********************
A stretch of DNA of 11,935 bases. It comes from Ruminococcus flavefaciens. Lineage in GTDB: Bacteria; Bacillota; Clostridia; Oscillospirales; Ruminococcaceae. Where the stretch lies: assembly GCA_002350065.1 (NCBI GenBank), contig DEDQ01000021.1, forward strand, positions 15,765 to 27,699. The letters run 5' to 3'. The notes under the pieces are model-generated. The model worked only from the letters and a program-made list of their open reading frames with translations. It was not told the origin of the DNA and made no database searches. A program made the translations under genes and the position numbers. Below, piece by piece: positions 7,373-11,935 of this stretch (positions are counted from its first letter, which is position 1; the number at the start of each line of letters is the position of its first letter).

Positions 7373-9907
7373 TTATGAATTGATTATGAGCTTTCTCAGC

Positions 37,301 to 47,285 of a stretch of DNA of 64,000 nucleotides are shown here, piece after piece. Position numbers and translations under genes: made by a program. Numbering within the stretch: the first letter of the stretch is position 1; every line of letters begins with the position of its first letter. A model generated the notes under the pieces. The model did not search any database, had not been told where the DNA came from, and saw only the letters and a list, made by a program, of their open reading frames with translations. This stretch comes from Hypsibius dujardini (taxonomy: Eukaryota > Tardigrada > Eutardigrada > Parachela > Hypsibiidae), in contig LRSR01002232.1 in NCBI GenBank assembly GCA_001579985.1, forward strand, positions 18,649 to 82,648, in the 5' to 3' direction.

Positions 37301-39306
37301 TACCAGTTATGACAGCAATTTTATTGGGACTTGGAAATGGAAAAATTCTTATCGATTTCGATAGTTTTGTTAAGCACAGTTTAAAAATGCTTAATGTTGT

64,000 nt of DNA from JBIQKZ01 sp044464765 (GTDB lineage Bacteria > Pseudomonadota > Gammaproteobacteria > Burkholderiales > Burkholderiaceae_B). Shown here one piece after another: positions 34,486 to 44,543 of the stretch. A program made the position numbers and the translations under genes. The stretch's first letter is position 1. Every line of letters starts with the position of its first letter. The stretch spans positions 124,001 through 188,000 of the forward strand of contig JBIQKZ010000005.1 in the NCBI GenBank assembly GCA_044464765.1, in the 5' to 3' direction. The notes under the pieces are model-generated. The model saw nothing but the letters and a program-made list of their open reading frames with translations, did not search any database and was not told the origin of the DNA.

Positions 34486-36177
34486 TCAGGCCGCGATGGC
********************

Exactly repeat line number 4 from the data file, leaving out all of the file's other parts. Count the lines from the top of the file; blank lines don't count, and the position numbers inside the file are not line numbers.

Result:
Positions 37,301 to 47,285 of a stretch of DNA of 64,000 nucleotides are shown here, piece after piece. Position numbers and translations under genes: made by a program. Numbering within the stretch: the first letter of the stretch is position 1; every line of letters begins with the position of its first letter. A model generated the notes under the pieces. The model did not search any database, had not been told where the DNA came from, and saw only the letters and a list, made by a program, of their open reading frames with translations. This stretch comes from Hypsibius dujardini (taxonomy: Eukaryota > Tardigrada > Eutardigrada > Parachela > Hypsibiidae), in contig LRSR01002232.1 in NCBI GenBank assembly GCA_001579985.1, forward strand, positions 18,649 to 82,648, in the 5' to 3' direction.